John Rebus, recently retired from Police Scotland, was having a hard time adjusting. When he was approached by his friend and former coworker Siobhan Clark, he didn’t hesitate to get back to work. It seems his old friend and nemesis--it’s complicated-- had a bullet come through his window, missing him by inches. The man, prominent mobster Big Ger Cafferty, will only talk with Rebus.
Clark is also in the middle of an inquiry into the murder of a prominent jurist, Lord David Minton, with few clues and no apparent motive. Detective Inspector Malcom Fox is assigned to help a highly specialized team from Glasgow in the surveillance of another group of criminals, Joe Stark and his son Dennis, in Edinburgh from Glasgow looking for their missing colleague Hamish Wright and whatever it was he took before he disappeared, and maybe trying to move in on Cafferty and a young organized criminal, Daryl Christie.
Rebus discovers a series of horrific, decades old crimes that would destroy the reputations of well respected, prominent members of the community, including police officials, if made public. Rebus himself questions whether it even mattered if they were solved, if justice may be better served letting the killer continue on his quest.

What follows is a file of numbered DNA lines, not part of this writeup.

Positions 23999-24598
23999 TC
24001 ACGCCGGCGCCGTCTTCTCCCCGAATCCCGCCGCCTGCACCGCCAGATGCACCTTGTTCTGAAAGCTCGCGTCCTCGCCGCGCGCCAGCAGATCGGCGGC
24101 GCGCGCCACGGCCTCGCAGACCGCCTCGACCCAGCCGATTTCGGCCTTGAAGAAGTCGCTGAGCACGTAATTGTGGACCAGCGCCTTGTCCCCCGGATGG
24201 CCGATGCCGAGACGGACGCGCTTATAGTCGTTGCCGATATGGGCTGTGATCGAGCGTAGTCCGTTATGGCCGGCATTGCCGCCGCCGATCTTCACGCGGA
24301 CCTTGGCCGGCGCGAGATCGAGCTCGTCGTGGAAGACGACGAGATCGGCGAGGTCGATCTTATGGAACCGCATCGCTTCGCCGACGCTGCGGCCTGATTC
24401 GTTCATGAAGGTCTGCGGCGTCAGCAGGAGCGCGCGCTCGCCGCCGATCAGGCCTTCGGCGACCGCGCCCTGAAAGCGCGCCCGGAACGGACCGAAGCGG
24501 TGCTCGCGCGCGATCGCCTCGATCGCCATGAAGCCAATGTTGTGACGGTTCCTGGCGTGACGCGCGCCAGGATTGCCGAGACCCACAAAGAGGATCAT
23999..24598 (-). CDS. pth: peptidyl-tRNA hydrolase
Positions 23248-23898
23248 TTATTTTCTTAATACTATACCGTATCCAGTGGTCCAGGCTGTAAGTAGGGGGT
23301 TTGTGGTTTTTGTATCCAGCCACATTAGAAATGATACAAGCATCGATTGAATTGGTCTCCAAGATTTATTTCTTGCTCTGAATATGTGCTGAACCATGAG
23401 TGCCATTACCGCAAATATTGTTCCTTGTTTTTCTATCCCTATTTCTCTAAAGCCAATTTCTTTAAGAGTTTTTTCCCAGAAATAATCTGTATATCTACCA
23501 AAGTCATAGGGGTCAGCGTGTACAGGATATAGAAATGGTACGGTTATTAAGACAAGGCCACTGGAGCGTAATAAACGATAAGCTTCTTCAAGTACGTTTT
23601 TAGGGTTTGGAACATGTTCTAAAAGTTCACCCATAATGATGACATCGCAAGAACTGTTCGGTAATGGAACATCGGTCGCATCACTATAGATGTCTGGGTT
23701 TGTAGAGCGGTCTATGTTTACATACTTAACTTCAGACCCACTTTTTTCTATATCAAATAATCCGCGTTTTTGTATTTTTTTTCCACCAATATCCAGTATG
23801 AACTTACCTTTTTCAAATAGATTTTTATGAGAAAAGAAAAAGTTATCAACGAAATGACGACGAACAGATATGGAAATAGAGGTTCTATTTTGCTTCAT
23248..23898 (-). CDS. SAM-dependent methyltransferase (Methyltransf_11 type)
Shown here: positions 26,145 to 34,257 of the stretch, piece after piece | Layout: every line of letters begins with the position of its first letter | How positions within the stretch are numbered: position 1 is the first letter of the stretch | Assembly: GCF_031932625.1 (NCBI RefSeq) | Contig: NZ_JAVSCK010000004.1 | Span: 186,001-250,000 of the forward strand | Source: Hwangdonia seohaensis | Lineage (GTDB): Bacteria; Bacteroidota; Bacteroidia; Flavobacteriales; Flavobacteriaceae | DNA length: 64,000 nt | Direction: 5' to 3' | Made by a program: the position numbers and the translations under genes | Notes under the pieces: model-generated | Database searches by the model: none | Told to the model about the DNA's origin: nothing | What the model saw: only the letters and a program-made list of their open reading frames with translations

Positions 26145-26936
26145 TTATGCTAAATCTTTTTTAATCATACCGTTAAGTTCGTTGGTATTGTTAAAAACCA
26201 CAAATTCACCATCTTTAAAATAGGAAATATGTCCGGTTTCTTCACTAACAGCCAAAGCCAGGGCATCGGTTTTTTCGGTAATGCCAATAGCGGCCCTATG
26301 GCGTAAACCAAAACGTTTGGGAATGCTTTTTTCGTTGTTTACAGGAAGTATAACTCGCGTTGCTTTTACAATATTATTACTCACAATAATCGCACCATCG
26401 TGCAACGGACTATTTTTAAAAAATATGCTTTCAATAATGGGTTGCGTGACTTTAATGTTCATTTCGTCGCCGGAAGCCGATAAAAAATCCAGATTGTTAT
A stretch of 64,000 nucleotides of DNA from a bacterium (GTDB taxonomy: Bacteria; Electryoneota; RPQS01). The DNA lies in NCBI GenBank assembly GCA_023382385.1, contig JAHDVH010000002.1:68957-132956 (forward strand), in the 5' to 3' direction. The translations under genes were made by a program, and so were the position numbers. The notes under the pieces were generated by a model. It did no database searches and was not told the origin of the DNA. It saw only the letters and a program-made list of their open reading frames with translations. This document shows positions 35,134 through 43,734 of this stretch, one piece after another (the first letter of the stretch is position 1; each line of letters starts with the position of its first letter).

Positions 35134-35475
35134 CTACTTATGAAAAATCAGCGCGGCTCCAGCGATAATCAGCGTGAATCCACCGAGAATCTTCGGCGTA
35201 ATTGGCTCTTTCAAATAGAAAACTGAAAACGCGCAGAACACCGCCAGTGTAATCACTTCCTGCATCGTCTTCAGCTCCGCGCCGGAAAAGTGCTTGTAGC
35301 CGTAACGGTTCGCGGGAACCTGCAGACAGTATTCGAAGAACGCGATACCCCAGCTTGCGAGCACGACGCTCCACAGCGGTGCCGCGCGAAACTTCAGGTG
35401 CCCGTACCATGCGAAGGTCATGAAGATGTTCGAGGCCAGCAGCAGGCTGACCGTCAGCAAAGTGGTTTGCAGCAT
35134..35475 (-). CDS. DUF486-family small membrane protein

“Yet somehow it did—it did matter. Always had, always would. Not because of any of the victims or perpetrators, but for Rebus himself. Because if none of it mattered, then neither did he.”
Even Dogs in the Wild is the twentiethbook featuring John Rebus, a series spanning nearly thirty years. It is difficult for even the best authors to maintain a character in a series that long, but Rankin does so successfully here. As the above quote implies, the characters—Rebus, Cafferty, Stark—are adjusting to their diminished relevance, making way for the next generation of cops and gangsters.
“One last good fight in me…”
|Author Ian Rankin|
Rankin does an excellent job blurring the line between the good guys and the bad, as they help each other when there are shared interests, staying on guard when there aren’t, and briefly but valuably examining how crime victims can be changed forever, and sometimes turned into criminals. The human aspects of police officers and criminals and the effects of crime are subtly but effectively demonstrated.
Rankin, Ian. Even Dogs in the Wild, Little, Brown & Company, January 19, 2016.
An advance copy of Even Dogs in the Wild was provided to The Thirty Year Itch by the publisher. No compensation was provided for this review.